[vc_row][vc_column width="1/1"][vc_custom_heading text="Sharon finds treasure in the trash" font_container="tag:h2|font_size:40|text_align:left" google_fonts="font_family:Abril%20Fatface%3Aregular|font_style:400%20regular%3A400%3Anormal"][vc_column_text]
SEPTEMBER 2015 | Joanne Eisemann
[/vc_column_text][/vc_column][/vc_row][vc_row][vc_column width="1/1"][vc_separator color="black" align="align_center" style="dotted" border_width="2"][/vc_column][/vc_row][vc_row][vc_column width="1/1"][vc_column_text]
TRASH TRANSFORMERS on the outskirts of Deloraine lives up to its name. As well as providing a thriving tip shop and landscaping supplies business, each year the operation saves over 6,000 tons of ‘rubbish’ from going into landfill.
Started in 1992, owner and manager Sharon Lunson has worked for the company since 1995.
In 1997, when the previous owners began waste consultancy work, she started to managing the enterprise, eventually purchasing it in 2003.
Sharon is dedicated to recycling and reusing what would otherwise end up in landfill and feels supported by the community in this, “the community really get behind this, the more you talk to them the more they will recycle things,” she shares.
Together with the Deloraine site, Trash Transformers also manages the tip at Westbury and the transfer station at Mole Creek. All the salvageable items from this other tip come to the Deloraine tip shop, which has patrons visiting from far and wide looking for a bargain.
The tip sites are set up to make it easy for people to recycle. There is a circuit for cars so people can stop to recycle at different points; be it plastic, glass, metal or paper, with the tip-face being the last stop. Sharon says that of the average 50 to 60 cars that visit the tip each day, 90% recycle.
The business also has a selection of gardening and landscaping supplies whereby customers can fill up their trailer or ute to take home.
The rubbish from weekly Council collections goes to the tip-face but another company handles kerb side recycling.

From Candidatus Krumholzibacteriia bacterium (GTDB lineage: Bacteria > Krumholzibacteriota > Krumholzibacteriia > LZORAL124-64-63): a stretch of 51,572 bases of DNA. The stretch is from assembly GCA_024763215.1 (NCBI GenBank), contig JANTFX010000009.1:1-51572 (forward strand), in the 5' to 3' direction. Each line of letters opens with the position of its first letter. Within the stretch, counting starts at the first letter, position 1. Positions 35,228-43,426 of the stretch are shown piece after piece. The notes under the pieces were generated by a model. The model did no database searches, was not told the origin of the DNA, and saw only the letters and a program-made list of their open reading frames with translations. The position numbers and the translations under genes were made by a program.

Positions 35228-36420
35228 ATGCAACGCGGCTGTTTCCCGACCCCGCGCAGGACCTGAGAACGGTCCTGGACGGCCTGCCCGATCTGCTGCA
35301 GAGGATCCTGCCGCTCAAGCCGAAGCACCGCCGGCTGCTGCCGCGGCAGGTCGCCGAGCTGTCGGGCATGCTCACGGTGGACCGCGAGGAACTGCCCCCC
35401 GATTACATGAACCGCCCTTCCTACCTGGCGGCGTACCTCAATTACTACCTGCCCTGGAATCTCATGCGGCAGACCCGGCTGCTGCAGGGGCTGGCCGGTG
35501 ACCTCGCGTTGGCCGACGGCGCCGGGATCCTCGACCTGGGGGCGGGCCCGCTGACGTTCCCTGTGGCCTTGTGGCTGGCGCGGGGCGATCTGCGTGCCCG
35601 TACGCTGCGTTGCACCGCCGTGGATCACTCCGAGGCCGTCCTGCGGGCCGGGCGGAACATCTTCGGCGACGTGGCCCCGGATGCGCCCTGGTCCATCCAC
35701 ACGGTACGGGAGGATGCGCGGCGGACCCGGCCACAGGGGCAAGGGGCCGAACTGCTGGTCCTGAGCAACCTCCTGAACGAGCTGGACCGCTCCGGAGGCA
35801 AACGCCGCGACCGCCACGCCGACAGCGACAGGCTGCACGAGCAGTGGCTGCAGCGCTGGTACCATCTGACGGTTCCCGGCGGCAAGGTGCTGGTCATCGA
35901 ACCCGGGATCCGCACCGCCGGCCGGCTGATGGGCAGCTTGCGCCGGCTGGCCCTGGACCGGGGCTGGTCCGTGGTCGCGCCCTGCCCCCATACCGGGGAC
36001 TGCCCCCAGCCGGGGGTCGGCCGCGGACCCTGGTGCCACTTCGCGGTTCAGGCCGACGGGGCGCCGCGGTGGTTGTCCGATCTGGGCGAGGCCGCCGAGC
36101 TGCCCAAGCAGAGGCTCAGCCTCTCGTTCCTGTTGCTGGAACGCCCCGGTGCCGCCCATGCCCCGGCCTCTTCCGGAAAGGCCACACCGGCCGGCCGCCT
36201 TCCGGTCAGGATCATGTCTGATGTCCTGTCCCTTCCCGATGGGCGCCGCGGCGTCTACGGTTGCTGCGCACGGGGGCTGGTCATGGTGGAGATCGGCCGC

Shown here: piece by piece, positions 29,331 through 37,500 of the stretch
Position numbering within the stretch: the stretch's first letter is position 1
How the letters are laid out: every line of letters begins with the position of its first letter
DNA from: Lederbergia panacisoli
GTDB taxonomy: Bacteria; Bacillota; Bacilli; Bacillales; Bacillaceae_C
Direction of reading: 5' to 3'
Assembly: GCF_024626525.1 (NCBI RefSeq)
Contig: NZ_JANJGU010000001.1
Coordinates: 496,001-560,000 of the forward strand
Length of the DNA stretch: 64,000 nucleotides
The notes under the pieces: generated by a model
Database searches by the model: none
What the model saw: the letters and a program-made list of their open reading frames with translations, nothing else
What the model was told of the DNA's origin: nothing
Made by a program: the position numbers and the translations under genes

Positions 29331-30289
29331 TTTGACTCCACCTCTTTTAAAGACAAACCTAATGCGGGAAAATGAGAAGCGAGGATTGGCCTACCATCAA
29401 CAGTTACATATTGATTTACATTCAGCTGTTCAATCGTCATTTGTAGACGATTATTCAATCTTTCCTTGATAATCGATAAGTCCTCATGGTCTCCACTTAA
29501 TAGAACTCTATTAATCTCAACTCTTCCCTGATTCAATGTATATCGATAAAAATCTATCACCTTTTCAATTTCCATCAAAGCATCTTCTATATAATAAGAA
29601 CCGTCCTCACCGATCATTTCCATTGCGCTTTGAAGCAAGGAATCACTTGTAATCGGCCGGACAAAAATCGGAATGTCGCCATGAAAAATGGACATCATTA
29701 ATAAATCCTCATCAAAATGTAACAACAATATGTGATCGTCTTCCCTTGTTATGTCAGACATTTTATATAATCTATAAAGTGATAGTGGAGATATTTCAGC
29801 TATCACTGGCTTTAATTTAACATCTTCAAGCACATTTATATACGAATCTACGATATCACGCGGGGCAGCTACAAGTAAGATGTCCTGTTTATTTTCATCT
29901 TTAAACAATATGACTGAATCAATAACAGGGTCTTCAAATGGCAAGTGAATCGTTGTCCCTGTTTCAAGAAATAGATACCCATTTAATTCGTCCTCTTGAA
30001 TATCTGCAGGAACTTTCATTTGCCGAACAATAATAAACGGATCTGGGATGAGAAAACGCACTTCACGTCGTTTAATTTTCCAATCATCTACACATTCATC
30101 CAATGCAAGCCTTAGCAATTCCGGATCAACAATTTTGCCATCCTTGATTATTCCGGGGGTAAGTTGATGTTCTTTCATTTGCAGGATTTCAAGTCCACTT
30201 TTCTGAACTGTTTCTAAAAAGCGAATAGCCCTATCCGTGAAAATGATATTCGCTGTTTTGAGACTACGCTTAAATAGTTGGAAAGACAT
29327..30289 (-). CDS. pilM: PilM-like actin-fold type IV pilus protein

Sharon describes the landfill as a community asset, “the more stuff you can keep out of it, the longer the landfill is going to last. It’s better for the environment,” says Sharon.
She adds that most of her ten staff have their own ‘thing’ they like to collect. Hers is sixties’ style cupboards and she has “a verandah full of them.”
Trash Transformers must be a good place to work. Staff turnover is so low that they “are all getting old and decrepit,” laughs Sharon.
Keeping up with innovations in waste management is important to both Sharon and her husband, Tony Sullivan, who manages the landfill operations.
“We went over to the waste and recycling expo in Victoria last week. We are always looking for new stuff to recycle and keep out of the landfill,” Sharon explains.
Silage wrap is the most recent addition to the recycling repertoire; being recycled in George Town by Envorinex.
Waste oils are accepted at the tip sites and empty oil containers are picked up once every six months by VIP Packaging from the mainland.
The drumMUSTER program for clean farm chemical containers is at Deloraine the 1st Monday in the month or ring for appointment if you can’t make that day.
Glass is also separated into brown, green and clear. It is crushed onsite and sent to mainland Australia in 20-foot containers for making into new bottles.
Baled plastics are transported there too, where some are recycled and others go overseas for processing. Collected metals are shipped out of the country as well by a Tasmanian Steel recycler.
Trash Transformers applauds the Meander Valley community for their progression towards reuse and recycling of waste products.
[udesign_icon_font name="fa fa-camera" color="#000000"] Mike Moores